CDD in Real Estate Sector – How to Comply With Updated Regulations

  • Richard Marley
  • September 27, 2021
  • 6 minutes read
  • 384

When it comes to investing funds, real estate is considered the safest sector to invest in because it has very low volatility, high inflation, and equity building. Surprisingly, this sector was least affected by the COVID-19 pandemic. The market remained stable amidst the lockdown. According to Statista, the UK’s real estate sector generated 542,000 jobs and totalled a turnover of more than £68.1 billion in 2020.

Real estate is a safe haven for laundering money and illegal transfer of funds, it is the first choice to hide their ill-gotten funds. To fight money laundering and other crimes, customer due diligence (CCD) in the real estate sector is inevitable.

Money laundering and Tax Evasion in Estate agency Businesses

Money laundering is a process of cleaning illegal money and other assets or removing the link with criminal sources. Although there are numerous methods of money laundering, listed below are a few examples of how the real-estate sector is exploited: 

  • Purchasing a property using illicit funds and then selling it or renting it out, which gives the UBO seemingly legal sources of funds
  • Complex company structures concealing criminals from high-risk countries and multiple bank accounts to hide the beneficial ownership and original purpose behind the transaction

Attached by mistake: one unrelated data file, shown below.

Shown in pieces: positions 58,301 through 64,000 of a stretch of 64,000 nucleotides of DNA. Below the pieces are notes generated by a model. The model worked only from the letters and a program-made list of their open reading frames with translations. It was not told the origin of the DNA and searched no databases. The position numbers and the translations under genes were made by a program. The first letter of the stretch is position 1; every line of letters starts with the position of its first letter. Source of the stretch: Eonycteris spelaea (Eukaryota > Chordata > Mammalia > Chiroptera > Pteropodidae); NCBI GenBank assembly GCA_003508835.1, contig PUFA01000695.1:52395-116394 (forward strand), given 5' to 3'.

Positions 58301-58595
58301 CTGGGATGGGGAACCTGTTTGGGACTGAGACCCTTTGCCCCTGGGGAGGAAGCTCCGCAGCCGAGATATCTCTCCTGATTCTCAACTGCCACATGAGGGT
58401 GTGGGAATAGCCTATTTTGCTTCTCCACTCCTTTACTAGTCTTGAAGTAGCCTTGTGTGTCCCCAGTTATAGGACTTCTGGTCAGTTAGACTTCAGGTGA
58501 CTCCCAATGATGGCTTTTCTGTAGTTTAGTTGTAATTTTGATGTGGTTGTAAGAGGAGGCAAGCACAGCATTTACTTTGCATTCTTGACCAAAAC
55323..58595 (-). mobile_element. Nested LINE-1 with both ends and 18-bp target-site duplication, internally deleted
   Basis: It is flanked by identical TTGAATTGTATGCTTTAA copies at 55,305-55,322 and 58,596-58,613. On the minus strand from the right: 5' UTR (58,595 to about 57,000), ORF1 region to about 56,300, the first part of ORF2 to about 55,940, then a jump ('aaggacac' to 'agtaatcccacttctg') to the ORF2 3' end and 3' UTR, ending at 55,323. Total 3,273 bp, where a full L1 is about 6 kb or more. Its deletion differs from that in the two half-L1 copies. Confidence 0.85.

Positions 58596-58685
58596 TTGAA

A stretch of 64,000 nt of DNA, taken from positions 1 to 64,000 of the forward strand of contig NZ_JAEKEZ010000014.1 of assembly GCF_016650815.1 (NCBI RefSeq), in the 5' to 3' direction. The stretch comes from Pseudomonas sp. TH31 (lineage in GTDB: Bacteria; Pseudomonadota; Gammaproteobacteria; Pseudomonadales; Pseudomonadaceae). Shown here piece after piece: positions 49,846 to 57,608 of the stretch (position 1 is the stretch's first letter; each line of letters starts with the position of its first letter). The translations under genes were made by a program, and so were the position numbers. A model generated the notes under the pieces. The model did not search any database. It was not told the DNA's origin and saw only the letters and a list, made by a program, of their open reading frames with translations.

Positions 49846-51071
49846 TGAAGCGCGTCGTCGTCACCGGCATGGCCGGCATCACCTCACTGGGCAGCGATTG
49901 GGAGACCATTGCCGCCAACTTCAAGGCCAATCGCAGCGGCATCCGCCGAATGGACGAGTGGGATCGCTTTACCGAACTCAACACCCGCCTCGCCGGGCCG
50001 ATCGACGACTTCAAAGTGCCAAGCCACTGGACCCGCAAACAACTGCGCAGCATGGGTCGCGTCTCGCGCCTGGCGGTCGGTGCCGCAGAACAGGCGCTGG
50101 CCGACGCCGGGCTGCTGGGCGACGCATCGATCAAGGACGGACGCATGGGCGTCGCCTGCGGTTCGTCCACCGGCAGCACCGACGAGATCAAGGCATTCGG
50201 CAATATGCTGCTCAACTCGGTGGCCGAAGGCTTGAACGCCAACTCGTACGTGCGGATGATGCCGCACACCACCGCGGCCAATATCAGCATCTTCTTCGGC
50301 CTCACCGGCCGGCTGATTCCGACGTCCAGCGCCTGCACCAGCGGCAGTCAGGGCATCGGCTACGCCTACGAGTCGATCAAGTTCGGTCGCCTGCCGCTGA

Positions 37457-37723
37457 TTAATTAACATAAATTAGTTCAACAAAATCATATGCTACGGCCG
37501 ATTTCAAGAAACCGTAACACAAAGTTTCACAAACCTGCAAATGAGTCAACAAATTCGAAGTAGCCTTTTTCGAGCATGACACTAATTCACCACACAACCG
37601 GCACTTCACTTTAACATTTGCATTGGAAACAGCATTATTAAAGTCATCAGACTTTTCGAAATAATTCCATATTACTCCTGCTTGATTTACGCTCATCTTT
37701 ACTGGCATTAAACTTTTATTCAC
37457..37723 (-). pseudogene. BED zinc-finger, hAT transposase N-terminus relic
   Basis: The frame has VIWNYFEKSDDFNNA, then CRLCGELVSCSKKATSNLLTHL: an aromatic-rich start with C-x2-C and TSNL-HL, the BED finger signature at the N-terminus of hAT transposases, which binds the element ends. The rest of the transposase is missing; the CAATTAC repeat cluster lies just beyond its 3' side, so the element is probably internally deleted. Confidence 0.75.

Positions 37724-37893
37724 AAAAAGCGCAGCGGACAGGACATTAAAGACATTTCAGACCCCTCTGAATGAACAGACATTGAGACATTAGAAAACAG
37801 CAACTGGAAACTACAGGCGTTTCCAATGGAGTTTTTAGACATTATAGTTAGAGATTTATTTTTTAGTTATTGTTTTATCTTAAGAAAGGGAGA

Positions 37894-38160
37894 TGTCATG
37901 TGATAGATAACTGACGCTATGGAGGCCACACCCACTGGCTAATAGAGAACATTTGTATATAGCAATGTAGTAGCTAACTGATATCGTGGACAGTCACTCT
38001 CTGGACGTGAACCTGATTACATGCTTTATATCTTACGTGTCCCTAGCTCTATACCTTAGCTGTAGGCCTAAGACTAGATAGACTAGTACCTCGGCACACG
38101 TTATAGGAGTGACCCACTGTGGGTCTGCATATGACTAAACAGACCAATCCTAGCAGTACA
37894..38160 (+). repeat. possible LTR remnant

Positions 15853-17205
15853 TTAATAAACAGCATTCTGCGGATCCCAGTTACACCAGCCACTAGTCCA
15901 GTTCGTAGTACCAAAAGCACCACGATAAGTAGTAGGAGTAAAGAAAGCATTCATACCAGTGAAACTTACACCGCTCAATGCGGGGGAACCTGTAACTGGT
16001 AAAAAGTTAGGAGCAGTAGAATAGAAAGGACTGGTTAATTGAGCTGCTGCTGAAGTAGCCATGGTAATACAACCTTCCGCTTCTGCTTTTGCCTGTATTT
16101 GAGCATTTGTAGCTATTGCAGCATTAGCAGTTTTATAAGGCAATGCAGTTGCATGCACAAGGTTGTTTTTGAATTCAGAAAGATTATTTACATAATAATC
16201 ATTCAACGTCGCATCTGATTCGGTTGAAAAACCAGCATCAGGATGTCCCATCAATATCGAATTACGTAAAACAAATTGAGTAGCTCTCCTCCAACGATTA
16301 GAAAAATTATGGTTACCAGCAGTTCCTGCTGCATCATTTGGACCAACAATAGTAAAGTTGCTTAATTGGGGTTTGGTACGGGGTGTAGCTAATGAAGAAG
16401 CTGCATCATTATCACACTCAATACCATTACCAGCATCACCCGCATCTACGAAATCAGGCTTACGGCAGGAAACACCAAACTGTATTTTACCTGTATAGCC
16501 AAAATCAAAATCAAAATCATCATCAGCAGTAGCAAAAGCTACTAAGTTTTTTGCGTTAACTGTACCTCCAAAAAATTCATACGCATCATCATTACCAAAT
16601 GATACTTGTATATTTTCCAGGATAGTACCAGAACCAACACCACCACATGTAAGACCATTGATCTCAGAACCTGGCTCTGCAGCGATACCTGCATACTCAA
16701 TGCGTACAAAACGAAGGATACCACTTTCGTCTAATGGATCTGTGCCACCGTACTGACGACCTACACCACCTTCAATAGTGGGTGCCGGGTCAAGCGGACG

• Paying estate agency or letting agent a large amount through a direct payment method and then reclaiming it
  • Using mortgage fraud operation money for purchasing properties

Most estate agencies may not manage clients’ money, but have the information of both parties involved in the transactions and what are the sources of funds – sometimes the auctioneers handle the deposits  

Money laundering is often backed by tax evasion which is another criminal offence, for instance, setting the sale price of a property under the tax (Stamp Duty) threshold by faking the price of furniture and other valuables of properties. In most cases, the money originating from corruption leads to tax evasion. 

Why Does the Real Estate Sector Need Customer Due Diligence?

Most of the real estate deals are made through cash or/and through loans or withdrawals from a financial institution. The financial organizations are regulated by anti-money laundering and counter-terrorism financing laws that monitor the potential risks of financial crimes through real estate. 

The real estate agents have to  comply with AML/CTF measures if they are:

  • Representing a person (client) who is purchasing or buying real estate
  • Taking cash deposit on behalf of someone who is buying real estate

Risk Exposure

Real estate deals involve huge amounts of cash that hide the information and source of funds, facilitating the laundering of ill-gotten funds through shell companies and agents. The sector has many issues like third-party transactions, deals more than the market value, deals with clients living in overseas or sanctioned countries. These issues increase the risks of financial crimes in real estate transactions.